Prolonged venous hypertension results in venous dilatation and passage of red blood cells through the endothelium into the interstitium with subsequent breakdown and conversion of hemoglobin to hemosiderin. Iron oxide remains as a brown pigment stain on the skin typically located on the lower medial third of the lower leg. The fact is that hemosiderin can be deposited anywhere there is significant venous hypertension. This is a photo of the left hand and arm of a man who developed a subclavian vein thrombosis with subsequent venous insufficiency of the left arm and a stasis ulcer of the fingers. It’s a good reminder that the issue is the venous hypertension—it’s not unique to the leg.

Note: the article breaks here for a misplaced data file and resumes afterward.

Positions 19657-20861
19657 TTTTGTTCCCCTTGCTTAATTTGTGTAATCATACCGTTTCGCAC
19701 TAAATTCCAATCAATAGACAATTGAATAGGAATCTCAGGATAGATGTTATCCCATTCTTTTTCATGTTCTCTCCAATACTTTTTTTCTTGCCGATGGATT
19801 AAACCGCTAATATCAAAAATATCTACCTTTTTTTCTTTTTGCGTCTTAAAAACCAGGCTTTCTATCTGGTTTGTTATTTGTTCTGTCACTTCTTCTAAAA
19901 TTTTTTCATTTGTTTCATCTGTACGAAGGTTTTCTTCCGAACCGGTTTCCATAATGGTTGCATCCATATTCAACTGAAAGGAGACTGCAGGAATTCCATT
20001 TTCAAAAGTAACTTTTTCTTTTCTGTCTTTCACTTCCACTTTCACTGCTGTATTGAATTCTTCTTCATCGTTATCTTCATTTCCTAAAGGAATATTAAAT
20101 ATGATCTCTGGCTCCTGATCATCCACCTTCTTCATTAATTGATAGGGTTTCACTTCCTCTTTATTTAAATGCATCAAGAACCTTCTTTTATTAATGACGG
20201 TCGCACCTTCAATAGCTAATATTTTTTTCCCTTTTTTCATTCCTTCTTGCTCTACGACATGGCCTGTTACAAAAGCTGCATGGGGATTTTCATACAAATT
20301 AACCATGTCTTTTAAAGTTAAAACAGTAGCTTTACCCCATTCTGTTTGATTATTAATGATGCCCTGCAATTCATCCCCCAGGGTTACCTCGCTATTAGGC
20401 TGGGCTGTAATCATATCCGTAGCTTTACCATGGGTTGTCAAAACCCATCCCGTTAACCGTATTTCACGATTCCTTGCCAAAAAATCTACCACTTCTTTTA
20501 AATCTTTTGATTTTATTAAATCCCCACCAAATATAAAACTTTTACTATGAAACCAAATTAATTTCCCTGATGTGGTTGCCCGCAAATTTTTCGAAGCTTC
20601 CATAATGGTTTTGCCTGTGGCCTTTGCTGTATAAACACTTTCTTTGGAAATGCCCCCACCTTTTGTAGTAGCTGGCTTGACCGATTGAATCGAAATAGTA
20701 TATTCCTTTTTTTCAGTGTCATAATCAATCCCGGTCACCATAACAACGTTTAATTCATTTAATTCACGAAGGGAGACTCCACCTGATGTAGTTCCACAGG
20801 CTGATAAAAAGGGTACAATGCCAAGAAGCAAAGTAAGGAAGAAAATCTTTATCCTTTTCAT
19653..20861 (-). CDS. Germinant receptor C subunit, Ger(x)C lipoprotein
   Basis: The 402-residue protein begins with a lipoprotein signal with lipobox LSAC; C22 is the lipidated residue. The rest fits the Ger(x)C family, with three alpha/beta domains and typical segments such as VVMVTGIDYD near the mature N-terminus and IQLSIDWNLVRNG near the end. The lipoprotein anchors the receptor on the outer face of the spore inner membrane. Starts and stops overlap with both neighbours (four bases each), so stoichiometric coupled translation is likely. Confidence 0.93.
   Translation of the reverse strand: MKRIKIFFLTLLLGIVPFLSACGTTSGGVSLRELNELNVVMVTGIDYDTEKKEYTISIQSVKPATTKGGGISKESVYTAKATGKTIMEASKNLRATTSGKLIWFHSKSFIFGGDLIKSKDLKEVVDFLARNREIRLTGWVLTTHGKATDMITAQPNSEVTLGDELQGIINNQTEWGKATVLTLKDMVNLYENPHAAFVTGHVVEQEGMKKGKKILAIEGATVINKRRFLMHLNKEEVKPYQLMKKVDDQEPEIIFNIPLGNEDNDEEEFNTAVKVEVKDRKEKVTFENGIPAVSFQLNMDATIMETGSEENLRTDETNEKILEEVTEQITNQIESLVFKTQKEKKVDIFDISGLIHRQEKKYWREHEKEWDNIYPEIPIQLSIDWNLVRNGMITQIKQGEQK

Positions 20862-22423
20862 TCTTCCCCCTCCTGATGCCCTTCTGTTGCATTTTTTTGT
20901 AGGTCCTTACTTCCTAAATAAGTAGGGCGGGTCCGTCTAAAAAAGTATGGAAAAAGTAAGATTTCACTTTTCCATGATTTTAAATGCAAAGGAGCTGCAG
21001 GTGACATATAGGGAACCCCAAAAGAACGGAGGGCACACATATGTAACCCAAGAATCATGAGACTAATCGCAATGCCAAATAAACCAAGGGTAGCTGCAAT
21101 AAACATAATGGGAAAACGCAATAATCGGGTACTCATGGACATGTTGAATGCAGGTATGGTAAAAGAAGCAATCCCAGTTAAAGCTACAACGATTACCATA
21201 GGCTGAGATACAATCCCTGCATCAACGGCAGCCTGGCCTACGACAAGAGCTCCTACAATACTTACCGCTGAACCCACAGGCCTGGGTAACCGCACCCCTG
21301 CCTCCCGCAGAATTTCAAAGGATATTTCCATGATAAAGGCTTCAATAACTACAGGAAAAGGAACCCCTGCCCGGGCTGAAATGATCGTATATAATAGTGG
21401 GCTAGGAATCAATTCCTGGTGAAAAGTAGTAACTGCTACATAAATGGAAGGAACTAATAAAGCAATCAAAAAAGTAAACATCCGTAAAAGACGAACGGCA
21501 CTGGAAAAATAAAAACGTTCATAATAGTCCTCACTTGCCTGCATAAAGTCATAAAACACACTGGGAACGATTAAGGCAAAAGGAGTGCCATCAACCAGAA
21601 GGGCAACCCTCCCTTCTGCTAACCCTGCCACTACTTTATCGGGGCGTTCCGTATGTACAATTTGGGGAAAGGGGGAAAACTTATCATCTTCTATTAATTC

Dr. Fife is a world renowned wound care physician dedicated to improving patient outcomes through quality driven care. Please visit my blog at CarolineFifeMD.com and my Youtube channel at https://www.youtube.com/channel/UCbxBv_PCAYkbUCvnCjTzW0A/videos